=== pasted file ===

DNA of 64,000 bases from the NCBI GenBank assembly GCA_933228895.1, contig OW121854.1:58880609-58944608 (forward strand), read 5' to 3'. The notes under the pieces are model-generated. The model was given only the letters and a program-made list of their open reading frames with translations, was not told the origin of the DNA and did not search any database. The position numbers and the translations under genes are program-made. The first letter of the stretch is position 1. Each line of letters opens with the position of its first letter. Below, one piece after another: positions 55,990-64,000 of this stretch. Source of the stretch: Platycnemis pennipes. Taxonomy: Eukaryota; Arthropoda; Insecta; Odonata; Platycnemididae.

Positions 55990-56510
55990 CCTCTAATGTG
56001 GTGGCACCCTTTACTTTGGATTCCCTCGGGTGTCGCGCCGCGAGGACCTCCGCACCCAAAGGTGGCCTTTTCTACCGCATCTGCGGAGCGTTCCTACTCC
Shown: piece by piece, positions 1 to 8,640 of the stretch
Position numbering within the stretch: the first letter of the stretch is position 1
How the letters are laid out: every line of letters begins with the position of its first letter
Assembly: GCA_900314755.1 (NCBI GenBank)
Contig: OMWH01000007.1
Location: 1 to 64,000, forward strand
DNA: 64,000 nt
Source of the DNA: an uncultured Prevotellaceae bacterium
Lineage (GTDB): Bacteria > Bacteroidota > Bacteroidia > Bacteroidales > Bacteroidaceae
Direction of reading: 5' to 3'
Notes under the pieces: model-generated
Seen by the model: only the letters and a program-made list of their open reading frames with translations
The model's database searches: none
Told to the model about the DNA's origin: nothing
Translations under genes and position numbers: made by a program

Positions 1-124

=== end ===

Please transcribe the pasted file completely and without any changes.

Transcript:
DNA of 64,000 bases from the NCBI GenBank assembly GCA_933228895.1, contig OW121854.1:58880609-58944608 (forward strand), read 5' to 3'. The notes under the pieces are model-generated. The model was given only the letters and a program-made list of their open reading frames with translations, was not told the origin of the DNA and did not search any database. The position numbers and the translations under genes are program-made. The first letter of the stretch is position 1. Each line of letters opens with the position of its first letter. Below, one piece after another: positions 55,990-64,000 of this stretch. Source of the stretch: Platycnemis pennipes. Taxonomy: Eukaryota; Arthropoda; Insecta; Odonata; Platycnemididae.

Positions 55990-56510
55990 CCTCTAATGTG
56001 GTGGCACCCTTTACTTTGGATTCCCTCGGGTGTCGCGCCGCGAGGACCTCCGCACCCAAAGGTGGCCTTTTCTACCGCATCTGCGGAGCGTTCCTACTCC
Shown: piece by piece, positions 1 to 8,640 of the stretch
Position numbering within the stretch: the first letter of the stretch is position 1
How the letters are laid out: every line of letters begins with the position of its first letter
Assembly: GCA_900314755.1 (NCBI GenBank)
Contig: OMWH01000007.1
Location: 1 to 64,000, forward strand
DNA: 64,000 nt
Source of the DNA: an uncultured Prevotellaceae bacterium
Lineage (GTDB): Bacteria > Bacteroidota > Bacteroidia > Bacteroidales > Bacteroidaceae
Direction of reading: 5' to 3'
Notes under the pieces: model-generated
Seen by the model: only the letters and a program-made list of their open reading frames with translations
The model's database searches: none
Told to the model about the DNA's origin: nothing
Translations under genes and position numbers: made by a program

Positions 1-124